The Weight of Whiteness is a memoir in poetry form of the author's awareness of her whiteness during the integration of Boston's public schools in the 1950s and during visits with her family in the segregated South. Deeply personal, the poems examine the author's thoughts and feelings as family and others react to her interracial marriage in 1966, the year before the US Supreme Court overturned as unconstitutional 16 states' laws prohibiting miscegenation.
Written with the sensibility of an anthropologist, the poems reveal the nuances of living in an interracial family in the 1960s and 1970s. They describe activities such as going to the beauty shop, driving, naming and nursing a baby, going to the park and church, and seeking health care. Written in a direct, spare style, The Weight of Whiteness illuminates the loneliness of the author's struggle for identity and dignity in a world lived between - and beyond - black and white.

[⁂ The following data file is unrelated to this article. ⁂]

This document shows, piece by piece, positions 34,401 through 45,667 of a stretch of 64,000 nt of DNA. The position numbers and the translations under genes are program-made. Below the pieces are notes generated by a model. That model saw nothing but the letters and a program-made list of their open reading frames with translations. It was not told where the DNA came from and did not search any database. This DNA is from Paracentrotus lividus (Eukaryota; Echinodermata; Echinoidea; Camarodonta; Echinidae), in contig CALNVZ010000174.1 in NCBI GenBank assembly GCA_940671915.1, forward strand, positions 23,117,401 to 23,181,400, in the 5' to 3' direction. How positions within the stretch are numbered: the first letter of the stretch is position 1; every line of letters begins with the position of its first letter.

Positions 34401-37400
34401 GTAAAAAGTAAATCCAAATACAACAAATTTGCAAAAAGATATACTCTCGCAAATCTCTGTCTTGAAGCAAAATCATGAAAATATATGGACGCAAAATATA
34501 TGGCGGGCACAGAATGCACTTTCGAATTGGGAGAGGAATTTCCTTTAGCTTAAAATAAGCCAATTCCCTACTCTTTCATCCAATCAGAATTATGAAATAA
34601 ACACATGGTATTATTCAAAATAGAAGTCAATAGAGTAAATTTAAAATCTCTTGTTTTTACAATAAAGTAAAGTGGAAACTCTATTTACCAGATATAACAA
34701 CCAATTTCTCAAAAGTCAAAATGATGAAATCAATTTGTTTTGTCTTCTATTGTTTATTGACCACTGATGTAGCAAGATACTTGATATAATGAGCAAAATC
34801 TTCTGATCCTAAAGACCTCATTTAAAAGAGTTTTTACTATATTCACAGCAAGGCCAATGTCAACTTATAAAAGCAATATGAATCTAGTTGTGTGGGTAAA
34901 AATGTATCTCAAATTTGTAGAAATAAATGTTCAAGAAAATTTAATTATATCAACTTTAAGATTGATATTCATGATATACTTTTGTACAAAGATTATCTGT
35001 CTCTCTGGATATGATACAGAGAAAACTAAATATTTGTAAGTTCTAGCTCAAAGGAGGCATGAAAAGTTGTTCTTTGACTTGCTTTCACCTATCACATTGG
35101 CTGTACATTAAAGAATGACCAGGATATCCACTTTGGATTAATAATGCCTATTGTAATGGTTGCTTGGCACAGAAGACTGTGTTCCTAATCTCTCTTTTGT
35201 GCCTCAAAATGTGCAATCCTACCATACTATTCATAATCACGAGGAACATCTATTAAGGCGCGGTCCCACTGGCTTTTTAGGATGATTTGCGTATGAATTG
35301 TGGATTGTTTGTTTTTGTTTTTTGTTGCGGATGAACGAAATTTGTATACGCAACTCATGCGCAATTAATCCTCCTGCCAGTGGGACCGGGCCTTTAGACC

Interspersed throughout the book are poems written in response to select paintings and sculptures by visual artists in other periods and cultures. These ekphrastic poems place the personal experiences of the author within broader historical contexts of loss, struggle, and hope.
Caroline Giles Banks was born in Boston, Massachusetts. Dr. Banks, a cultural anthropologist by training and profession, was on the faculties of Luther College in Decorah, Iowa, and the University of Wisconsin, River Falls. Her poetry, written in several genres, is often informed by her anthropological training and research. She is the author of Warm Under the Cat: Haiku and Senryu Poems, The Clock Chimes: Haiku and Senryu Poems, The Clay Jar: Haiku, Senryu and Haibun Poems, and Picture a Poem: Ekphrastic and Other Poems. Her award-winning poetry has been published in many anthologies, literary magazines, and journals. She lives in Minneapolis, Minnesota.